I love baseball. Really, I love baseball. And there are times when I feel like a man who's married to a woman who hates him. I felt like that this morning, when I read MLB.com's press release -- oops, I mean "news story" -- about MLB's upcoming "Spiderman Weekend."
Frankly, it's insulting. I'll be honest with you, I don't have a particularly high regard for the intelligence of the average American citizen. Maybe that makes me an elitist, or maybe it just makes me a realist; you be the judge. But the mouthpieces at Major League Baseball must have a significantly lower opinion of Americans than I do, if they think more than a very few of us will buy the explanation for Spiderman Weekend.
I do believe that my readers generally are a bit brighter than the average American citizen, but for anybody out there who's a bit too credulous, I'm offering a couple of quotes from various MLB employees, along with my translations into a foreign (to MLB) language called Truth.
Jacqueline Parkes, MLB senior vice president of advertising and marketing: Over the past year and a half, we've been doing substantive research to determine the best ways to market the game into the 21st century ... One thing that came out of the research is that we have a huge opportunity with kids, to bring them into the game. We needed to engage them in relevant and meaningful ways ... The reason we embarked on this relationship with Sony (Columbia's parent company) and Spider-Man 2 is the fact that the brand equity of Spider-Man and Major League Baseball marry up perfectly. They both have huge generational appeal, Americana, so we've got good values.
Translation: Kids don't care about baseball like they used to. We haven't figured out how to make kids like baseball without running baseball clinics, opening baseball academies in urban areas, and subsidizing youth baseball programs, all of which would cost us millions of dollars. Sure, that would be a great investment in the future, but you have to remember that most of the current owners will not be owners 10 years from now. Most of the current owners couldn't care less about the next generation of fans, because by the time the next generation can afford to buy its own tickets, most of the current owners will have worn out their tax breaks and will have moved to their next expensive toy.
But despite our best non-efforts, some kids do still like baseball. They're not going to watch a baseball game, or enjoy a baseball game more, just because they see a Spider-Man logo on the field. What they might do, though, is ratchet up the kids' excitement about the new movie. That's worth a few bucks to the movie studio, of course. And if the media doesn't absolutely destroy us on this one, just wait and see what happens next ...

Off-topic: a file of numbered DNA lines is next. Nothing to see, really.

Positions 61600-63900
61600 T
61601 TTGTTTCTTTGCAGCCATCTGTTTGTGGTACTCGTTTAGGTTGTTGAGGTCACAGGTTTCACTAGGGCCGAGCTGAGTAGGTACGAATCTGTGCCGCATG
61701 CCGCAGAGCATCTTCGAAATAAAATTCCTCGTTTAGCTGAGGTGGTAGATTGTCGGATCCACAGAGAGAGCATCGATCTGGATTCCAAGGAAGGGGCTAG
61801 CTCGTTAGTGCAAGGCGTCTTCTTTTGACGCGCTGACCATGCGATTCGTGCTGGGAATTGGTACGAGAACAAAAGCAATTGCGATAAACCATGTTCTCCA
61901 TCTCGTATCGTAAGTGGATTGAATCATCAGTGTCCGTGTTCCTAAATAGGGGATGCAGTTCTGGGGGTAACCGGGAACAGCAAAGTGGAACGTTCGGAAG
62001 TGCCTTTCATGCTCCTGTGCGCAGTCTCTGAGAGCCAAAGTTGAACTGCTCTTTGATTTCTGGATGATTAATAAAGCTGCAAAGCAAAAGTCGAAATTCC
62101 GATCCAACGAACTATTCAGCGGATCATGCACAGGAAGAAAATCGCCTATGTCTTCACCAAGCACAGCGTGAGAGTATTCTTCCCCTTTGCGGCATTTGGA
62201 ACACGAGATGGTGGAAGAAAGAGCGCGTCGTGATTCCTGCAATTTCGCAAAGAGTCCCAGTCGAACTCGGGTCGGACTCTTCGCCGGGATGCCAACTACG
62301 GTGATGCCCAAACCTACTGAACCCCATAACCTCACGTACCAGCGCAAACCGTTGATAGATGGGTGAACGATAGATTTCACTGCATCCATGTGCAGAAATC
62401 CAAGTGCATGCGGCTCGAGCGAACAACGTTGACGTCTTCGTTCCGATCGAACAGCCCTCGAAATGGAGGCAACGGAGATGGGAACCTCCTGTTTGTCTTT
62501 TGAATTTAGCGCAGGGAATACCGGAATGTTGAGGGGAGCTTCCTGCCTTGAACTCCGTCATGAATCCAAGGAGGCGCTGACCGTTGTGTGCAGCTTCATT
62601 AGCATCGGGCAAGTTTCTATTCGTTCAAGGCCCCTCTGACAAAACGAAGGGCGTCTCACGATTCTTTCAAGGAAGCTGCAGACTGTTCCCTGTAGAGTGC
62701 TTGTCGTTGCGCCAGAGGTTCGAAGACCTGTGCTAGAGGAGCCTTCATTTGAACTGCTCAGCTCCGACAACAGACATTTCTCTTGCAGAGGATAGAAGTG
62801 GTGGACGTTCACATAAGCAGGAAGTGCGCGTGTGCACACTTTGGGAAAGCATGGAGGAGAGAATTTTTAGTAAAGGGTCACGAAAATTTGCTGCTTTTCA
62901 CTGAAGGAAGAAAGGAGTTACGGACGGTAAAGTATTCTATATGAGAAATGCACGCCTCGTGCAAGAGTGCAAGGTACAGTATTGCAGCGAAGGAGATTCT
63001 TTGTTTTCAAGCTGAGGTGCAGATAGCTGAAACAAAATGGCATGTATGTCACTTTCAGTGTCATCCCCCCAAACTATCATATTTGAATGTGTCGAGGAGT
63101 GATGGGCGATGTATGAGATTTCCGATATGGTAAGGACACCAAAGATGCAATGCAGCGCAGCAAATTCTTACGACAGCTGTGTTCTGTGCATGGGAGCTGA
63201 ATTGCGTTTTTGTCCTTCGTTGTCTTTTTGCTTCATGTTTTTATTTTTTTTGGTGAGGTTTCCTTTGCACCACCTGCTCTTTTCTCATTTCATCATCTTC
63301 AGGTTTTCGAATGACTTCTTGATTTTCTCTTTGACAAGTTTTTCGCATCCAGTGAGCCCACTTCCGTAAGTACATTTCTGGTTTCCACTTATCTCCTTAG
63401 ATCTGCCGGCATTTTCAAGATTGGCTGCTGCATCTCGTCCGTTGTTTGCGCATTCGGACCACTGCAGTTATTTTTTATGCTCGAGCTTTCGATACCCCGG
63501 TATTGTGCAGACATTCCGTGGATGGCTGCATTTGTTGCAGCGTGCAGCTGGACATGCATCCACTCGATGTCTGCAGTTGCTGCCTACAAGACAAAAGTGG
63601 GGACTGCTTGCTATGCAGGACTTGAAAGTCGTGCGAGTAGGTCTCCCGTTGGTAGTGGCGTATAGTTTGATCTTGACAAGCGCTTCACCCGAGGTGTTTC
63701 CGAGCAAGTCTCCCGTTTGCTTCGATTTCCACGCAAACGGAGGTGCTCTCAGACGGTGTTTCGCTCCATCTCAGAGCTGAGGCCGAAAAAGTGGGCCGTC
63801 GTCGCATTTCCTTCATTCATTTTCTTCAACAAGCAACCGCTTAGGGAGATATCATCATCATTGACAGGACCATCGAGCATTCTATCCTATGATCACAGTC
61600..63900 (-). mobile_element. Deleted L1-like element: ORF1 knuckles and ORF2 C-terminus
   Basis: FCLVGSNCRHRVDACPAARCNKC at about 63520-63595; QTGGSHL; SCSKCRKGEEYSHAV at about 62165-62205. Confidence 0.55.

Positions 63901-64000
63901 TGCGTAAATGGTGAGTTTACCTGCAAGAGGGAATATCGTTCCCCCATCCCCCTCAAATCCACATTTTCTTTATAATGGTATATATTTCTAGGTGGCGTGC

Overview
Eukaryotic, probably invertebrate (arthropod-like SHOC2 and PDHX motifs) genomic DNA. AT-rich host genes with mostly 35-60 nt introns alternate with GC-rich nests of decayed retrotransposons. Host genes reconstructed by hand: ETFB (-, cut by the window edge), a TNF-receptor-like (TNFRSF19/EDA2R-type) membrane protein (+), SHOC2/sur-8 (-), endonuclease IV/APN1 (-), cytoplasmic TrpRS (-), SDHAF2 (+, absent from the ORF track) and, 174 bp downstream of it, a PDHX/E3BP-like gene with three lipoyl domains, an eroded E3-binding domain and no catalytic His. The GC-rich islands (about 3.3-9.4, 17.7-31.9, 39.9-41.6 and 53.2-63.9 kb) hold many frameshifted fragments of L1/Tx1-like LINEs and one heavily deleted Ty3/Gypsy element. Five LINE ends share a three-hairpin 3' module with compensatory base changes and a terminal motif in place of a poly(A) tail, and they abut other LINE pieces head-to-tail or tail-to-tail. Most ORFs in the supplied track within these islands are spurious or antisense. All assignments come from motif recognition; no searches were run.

MLB President Bob DuPuy: It's part of our effort to market the game in a holistic style, but mostly to market it to a whole demographic: kids. I don't think this portends a significant trend to where promotional opportunities or advertising might be going with baseball. We went through a period, after a century of outfield signage, where we went 20 or 30 years with no outfield signage, and then gradually the outfield signage has come back. It adds a unique flavor and color to each of our individual stadia, which are each unique in their own way.
Translation: I'm sorry, I just can't translate this. The argument that signs on the outfield walls somehow make baseball stadiums better is so over-the-top offensive, not to mention dishonest, that I really don't understand how anybody would believe, ever, anything else that DuPuy says (and of course this comes after years of DuPuy assuring us that the Expos were just on the verge of moving somewhere).
It's all about the Benjamins. The signs on the outfield walls, the ugly alternate jerseys, the interminable breaks between half-innings, the six-month season necessitated by no scheduled doubleheaders ... and yes, the movie logos on second base ... they're all about grabbing every dollar that can possibly be grabbed. Major League Baseball is sort of the Ado Annie of professional sports; when somebody with a few million bucks comes calling, MLB just can't say no.
This is nothing new. What offends me, though, is when Major League Baseball sends a sickening message to all of us -- anything and everything is for sale -- and tries to cover its collective butt by arguing they're actually doing it for the kids.
Look, you can do what you want. But from June 11 through 13 -- Spiderman Weekend -- I'm taking a break from Major League Baseball, and I'll spend part of that time teaching my son that chasing every last dollar isn't always the point of existence.
Willie Mays was born on this day, 74 years ago. Which gives me a good reason to remind you about two classic books that have just been published in new editions: Charles Einstein's "Willie's Time" (Southern Illinois University Press) and Arnold Hano's "A Day in the Bleachers" (DaCapo Press). And in case you're interested, I recently updated my Essential Baseball Library.
Senior writer Rob Neyer writes four columns per week during the baseball season. This spring, Fireside will publish Rob's next book, "The Neyer/James Guide to Pitchers" (co-written with Bill James); for more information, visit Rob's Web site. Also, click here to send a question for possible use on ESPNEWS.